Earlier this week the FTC filed a lawsuit against Qualcomm in which they alleged that the company had “forced” Apple to use their chips in exchange for lowering licensing fees, which is along the lines of monopolistic behavior and clearly a big no-no in the eyes of the FTC. Unfortunately Qualcomm’s legal woes don’t end there as Apple has since filed a lawsuit themselves.
According to the lawsuit, it seems that when Apple cooperated with the Korea Fair Trade Commission, Qualcomm decided to “punish” the Cupertino company by withholding payments to Apple, that is unless Apple was willing to change its statement to the KFTC, or at least that’s what Apple is alleging in its lawsuit.
The company goes on to note that Qualcomm had been overcharging the company in the billions for patent royalties that Apple claims are “for technologies they have nothing to do with.” Qualcomm has yet to respond to Apple’s allegations but it does seem like the company is facing quite a bit of legal trouble.
In 2016 they were hit with a $854 million fine in South Korea, and the year before that they landed themselves in trouble with China’s antitrust regulators who slapped them with a $954 million fine. Combine this with the FTC and Apple’s lawsuit, it seems that Qualcomm has quite a deep legal hole that they’ll have to dig themselves out of. In the meantime Apple’s full statement on the lawsuit reads:
For many years Qualcomm has unfairly insisted on charging royalties for technologies they have nothing to do with. The more Apple innovates with unique features such as TouchID, advanced displays, and cameras, to name just a few, the more money Qualcomm collects for no reason and the more expensive it becomes for Apple to fund these innovations. Qualcomm built its business on older, legacy standards but reinforces its dominance through exclusionary tactics and excessive royalties. Despite being just one of over a dozen companies who contributed to basic cellular standards, Qualcomm insists on charging Apple at least five times more in payments than all the other cellular patent licensors we have agreements with combined.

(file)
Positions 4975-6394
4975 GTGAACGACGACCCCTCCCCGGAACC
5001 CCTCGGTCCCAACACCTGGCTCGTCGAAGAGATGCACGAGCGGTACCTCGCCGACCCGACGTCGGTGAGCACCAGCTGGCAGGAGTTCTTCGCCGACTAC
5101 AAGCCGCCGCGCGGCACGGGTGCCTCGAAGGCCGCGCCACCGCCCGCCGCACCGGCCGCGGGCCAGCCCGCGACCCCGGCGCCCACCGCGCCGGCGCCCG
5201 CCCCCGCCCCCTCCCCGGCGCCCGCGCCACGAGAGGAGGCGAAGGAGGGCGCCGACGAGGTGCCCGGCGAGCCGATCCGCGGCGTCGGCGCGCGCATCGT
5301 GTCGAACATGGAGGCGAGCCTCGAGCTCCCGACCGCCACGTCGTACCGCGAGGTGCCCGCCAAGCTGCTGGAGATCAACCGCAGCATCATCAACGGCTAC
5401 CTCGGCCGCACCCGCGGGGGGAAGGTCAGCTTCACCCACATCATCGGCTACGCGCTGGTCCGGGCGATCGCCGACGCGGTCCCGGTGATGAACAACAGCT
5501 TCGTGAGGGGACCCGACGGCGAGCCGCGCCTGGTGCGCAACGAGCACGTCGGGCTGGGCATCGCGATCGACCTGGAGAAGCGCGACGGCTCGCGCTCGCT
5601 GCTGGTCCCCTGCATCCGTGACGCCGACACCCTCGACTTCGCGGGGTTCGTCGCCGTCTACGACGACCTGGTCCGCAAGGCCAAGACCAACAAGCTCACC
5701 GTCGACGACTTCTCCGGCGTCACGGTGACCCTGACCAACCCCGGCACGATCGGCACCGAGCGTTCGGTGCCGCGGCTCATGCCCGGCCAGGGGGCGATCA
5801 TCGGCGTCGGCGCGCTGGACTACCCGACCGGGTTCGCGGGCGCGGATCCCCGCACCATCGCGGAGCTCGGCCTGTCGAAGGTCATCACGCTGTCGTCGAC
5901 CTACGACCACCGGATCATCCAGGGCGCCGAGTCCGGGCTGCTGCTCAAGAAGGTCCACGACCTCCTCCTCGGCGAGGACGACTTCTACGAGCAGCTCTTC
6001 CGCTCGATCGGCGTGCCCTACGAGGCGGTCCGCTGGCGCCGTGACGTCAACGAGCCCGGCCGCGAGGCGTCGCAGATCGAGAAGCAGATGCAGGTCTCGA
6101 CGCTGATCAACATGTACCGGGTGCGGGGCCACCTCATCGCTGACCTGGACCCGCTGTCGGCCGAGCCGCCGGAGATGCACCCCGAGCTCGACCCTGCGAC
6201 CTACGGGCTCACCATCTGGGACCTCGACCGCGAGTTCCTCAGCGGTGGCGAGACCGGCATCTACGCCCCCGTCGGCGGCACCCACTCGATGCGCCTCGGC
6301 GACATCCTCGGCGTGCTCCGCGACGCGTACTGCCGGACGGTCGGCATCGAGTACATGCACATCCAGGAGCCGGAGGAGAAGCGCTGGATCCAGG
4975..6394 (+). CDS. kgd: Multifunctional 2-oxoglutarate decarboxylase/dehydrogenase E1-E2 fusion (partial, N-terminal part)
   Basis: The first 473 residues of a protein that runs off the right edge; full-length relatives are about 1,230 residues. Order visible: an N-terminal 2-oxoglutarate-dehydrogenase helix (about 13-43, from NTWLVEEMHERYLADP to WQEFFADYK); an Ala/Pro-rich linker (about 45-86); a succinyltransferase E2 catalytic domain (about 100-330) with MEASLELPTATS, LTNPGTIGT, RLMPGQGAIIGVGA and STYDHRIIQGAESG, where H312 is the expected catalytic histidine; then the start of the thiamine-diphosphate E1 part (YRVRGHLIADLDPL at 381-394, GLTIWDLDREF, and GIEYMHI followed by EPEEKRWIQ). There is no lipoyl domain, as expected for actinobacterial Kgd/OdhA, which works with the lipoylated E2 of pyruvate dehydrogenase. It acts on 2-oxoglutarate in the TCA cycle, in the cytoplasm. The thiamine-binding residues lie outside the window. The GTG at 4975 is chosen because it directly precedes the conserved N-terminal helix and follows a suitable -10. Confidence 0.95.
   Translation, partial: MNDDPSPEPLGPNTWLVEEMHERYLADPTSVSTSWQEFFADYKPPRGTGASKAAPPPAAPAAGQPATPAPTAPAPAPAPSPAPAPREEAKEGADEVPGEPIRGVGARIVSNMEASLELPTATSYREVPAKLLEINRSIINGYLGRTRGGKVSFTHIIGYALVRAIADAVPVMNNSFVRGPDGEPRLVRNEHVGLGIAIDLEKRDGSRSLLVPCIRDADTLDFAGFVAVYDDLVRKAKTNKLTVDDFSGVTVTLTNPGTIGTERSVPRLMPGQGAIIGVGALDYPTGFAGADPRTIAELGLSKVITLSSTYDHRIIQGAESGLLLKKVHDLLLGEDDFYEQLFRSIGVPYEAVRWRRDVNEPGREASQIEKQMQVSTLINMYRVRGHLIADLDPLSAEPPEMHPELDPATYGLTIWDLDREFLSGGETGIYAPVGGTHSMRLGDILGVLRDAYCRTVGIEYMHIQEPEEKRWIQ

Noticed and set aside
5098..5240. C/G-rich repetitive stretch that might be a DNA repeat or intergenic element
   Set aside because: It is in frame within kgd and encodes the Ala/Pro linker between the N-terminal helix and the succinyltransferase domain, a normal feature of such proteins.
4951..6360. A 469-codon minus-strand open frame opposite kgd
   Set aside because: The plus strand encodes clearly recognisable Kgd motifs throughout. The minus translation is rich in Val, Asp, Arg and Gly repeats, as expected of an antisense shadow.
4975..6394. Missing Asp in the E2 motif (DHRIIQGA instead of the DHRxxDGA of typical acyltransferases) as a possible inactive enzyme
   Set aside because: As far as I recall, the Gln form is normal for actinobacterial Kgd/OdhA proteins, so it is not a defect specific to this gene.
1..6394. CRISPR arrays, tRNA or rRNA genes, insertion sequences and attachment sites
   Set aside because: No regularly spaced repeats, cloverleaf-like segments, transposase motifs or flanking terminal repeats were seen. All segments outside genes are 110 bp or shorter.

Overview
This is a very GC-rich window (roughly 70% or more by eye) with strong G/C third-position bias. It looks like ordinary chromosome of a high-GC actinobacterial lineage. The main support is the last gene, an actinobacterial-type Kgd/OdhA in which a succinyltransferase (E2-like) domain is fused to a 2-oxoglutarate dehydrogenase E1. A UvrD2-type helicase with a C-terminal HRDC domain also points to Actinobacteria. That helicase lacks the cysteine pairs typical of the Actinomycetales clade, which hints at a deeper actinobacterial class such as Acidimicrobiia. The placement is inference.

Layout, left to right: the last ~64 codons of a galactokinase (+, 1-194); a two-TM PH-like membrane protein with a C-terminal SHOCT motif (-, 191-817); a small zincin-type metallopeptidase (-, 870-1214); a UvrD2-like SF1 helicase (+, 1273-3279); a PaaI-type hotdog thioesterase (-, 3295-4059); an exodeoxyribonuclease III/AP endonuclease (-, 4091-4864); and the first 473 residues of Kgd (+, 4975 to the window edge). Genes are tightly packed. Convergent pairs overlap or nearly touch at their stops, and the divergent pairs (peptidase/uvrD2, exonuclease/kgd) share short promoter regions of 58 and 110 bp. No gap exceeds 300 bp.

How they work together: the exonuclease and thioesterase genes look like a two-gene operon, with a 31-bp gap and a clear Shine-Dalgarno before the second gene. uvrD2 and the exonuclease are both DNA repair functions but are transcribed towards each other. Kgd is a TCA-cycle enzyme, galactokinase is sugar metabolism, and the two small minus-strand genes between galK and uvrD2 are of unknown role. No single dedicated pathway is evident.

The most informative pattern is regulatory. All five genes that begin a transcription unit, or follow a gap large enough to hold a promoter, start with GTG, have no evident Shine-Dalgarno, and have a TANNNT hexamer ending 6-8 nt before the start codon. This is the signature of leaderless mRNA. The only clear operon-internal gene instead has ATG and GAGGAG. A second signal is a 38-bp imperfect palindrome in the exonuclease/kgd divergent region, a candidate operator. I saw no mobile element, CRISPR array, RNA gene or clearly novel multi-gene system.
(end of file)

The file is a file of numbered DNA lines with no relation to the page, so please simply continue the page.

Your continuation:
To protect this business scheme Qualcomm has taken increasingly radical steps, most recently withholding nearly $1B in payments from Apple as retaliation for responding truthfully to law enforcement agencies investigating them.
Apple believes deeply in innovation and we have always been willing to pay fair and reasonable rates for patents we use. We are extremely disappointed in the way Qualcomm is conducting its business with us and unfortunately after years of disagreement over what constitutes a fair and reasonable royalty we have no choice left but to turn to the courts.